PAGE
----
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June is almost upon us, 50 years since the first meeting of the then Wainui Historical Society was held on the 5th June 1968. The 50th anniversary celebrations are ready to roll at Queens Birthday weekend. We hope you see you all there. Don’t forget to let Ngaire (4348615) know if you are coming to the Anniversary luncheon on Tuesday 5th June as we need to confirm the numbers to the RSA

At our anniversary celebrations on Saturday 2 June staff from the Orewa Library will be present to conduct brief Oral Histories. If you are interested in taking part in this opportunity to record your memories please get in touch on this email address or by making yourself known to any of the Committee on the day and we will put you in touch with the people involved.

The Annual General Meeting was held on Friday 25th May. 27 members met in the chapel at 11am.
The following were elected as officers and committee of the society for the 2018/19 year.
President: Murray Sampson
Vice President: Pam Kinnell
Secretary: Sue Healy
Treasurer: Kay Thexton
Committee: Elaine Dickinson, Judy McErlich, Ian Hacking, Vera Bartlett, Elaine Butler- Stoney, Bertie Kinnell, Paul Maguiness, Deanna Moss, Robyn Grover (ex officio – Past President).
Reminder: Subscriptions for the 2018/19 year are now due. $20 single $25 double
If you would like a full copy of the minutes don’t hesitate to request that one be sent to you.

Annual report

In the future there is likely to be a reduction in vegetation around the site but I can assure members that it will be done selectively and incrementally to the least extent sensible. This will be done keeping in mind our most important collection is the buildings and their preservation.
The following quotation is also from Robyn’s report.
We also need to be more aware of fire protection because an insurance payout cannot replace the irreplaceable. Such protection is expensive and we will have to obtain grants to achieve this.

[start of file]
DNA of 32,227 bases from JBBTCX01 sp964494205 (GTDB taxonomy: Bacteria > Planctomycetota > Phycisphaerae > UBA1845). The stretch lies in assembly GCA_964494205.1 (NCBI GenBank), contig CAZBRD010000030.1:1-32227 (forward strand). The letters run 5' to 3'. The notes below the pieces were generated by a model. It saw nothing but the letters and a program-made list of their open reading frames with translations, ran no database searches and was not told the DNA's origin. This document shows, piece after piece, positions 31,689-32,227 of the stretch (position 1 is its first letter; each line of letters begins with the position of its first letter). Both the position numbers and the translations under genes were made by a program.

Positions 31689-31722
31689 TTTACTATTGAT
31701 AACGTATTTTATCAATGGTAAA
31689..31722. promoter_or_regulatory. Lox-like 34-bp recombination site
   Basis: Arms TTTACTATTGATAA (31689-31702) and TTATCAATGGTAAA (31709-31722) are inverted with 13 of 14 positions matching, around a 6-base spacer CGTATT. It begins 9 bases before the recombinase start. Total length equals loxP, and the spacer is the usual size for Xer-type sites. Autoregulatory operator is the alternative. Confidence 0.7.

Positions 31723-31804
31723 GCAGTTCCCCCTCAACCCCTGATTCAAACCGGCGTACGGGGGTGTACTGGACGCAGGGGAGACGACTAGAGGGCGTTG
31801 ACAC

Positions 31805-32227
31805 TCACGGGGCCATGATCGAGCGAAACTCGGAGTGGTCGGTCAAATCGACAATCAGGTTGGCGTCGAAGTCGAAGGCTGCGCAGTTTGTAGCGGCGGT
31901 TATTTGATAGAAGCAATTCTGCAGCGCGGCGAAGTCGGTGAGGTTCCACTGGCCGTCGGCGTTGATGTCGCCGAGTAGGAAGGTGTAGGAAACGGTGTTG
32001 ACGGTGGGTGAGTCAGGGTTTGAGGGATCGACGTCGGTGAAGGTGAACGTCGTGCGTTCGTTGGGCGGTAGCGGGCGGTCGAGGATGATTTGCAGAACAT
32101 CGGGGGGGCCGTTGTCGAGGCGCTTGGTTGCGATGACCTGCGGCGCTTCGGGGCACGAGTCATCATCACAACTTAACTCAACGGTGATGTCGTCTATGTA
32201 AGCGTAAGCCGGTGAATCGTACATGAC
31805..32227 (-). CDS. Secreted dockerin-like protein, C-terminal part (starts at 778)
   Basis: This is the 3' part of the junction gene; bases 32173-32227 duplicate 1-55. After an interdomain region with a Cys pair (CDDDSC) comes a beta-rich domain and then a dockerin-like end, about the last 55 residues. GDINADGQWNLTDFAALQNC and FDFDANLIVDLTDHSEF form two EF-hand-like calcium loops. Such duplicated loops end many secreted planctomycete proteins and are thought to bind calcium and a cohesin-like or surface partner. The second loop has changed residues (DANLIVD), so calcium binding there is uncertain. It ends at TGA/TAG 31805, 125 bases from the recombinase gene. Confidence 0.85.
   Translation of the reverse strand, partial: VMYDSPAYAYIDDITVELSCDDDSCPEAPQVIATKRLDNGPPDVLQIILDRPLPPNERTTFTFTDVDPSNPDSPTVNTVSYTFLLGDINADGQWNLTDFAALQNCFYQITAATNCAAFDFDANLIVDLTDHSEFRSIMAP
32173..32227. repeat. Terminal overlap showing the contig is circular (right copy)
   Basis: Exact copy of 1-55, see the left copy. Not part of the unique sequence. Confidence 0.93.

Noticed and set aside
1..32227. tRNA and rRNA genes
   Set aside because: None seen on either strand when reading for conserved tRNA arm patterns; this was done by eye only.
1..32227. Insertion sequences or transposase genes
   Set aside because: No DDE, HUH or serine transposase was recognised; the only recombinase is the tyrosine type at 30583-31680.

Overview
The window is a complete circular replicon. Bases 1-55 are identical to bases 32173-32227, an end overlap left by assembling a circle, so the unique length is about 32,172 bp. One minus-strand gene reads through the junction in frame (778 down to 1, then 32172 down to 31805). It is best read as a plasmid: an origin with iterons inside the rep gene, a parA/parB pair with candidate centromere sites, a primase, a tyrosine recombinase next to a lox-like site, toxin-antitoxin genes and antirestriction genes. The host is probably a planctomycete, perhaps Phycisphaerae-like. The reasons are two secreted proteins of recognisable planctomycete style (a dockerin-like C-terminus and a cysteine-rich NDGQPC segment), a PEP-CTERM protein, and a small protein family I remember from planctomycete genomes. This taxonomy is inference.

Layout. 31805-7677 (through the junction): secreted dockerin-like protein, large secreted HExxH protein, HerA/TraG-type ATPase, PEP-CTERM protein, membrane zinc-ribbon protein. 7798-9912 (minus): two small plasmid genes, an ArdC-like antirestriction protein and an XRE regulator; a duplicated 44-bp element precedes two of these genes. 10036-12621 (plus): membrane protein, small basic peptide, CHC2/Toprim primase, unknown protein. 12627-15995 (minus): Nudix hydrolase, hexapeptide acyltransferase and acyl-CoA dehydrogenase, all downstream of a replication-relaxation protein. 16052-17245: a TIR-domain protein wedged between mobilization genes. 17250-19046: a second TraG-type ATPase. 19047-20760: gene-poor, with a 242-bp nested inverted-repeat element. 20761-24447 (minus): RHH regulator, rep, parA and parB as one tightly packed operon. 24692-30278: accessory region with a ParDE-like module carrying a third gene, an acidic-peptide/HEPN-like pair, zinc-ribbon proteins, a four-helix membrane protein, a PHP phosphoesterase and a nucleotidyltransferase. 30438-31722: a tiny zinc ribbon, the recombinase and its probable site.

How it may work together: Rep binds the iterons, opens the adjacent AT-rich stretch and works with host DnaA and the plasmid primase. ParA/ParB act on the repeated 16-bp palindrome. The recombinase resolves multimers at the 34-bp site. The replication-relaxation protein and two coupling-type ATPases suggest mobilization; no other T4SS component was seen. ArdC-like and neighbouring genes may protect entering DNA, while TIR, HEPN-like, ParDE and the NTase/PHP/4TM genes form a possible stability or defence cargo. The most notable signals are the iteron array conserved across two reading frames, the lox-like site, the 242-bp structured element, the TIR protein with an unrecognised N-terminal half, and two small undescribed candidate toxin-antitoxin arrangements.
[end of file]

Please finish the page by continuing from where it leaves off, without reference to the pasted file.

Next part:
I finish by acknowledging the major contributions of our executive officers, the committee, and those who have taken on roles outside the committee. I also acknowledge the volunteers that attend to the many maintenance and ongoing issues. Without their input the Village would fail.
In closing, I note that unless we find a way to encourage members and volunteers to join the weekend roster we will be forced to reduce the opening hours, or days. It is that or we will have to find the money to pay somebody to do it.
Thank you for your attention. I am sure the progress we have made in the first 50 years will continue. Life has never been without difficulties.
Dr Murray Sampson

Reminiscence

An anniversary always brings memories to mind.
This was received recently from Alan Penney about the local Young Farmers Club. “With the urbanisation of Silverdale today it is hard to believe that in the 1960s quite an active group, the Silverdale Young Farmers Club existed. We would meet monthly in the Silverdale Hall. Long after others had gone home Bert Kinnell and I would chat in my car sometimes till 2.00 am., one freezing night my foot was so cold I had trouble using the accelerator on the way home I was still better off than Bert who had to ride his Moped. Activities included visits to most major industries including Chelsea Refinery a car assembly plant and Dominion Breweries (a favourite with some). A mandatory requirement, competitions with other clubs included stock and pasture judging and debating. Stock judging caused much amusement, those familiar with their own animals recorded believable answers others came up with ridiculous ‘answers’ To cater for our social needs dances were held in the Dairy Flat Hall though some of the guys never actually entered the hall preferring to ‘indulge’ outside. One activity was table tennis but it became necessary to vacate our hall and move to the then Youth Centre, the old school up the hill. How to move our two heavy tables—no trouble, one of the boys had a car with a tail gate like a ute so at my suggestion we could place one end of these on this while two of us carried the other end. We were young, fit and made it up the hill but learned how fast a car can go, even in low gear! Our skills of innovation were called on when we were tasked with attaching the sign for the Youth Centre on its high gable. Not having a ladder we made use of a table with a box and chair on top. The phrase, ‘health and safety’ had not been heard of. Subdivision of farms was having an effect on membership so in 1970 the club was closed.”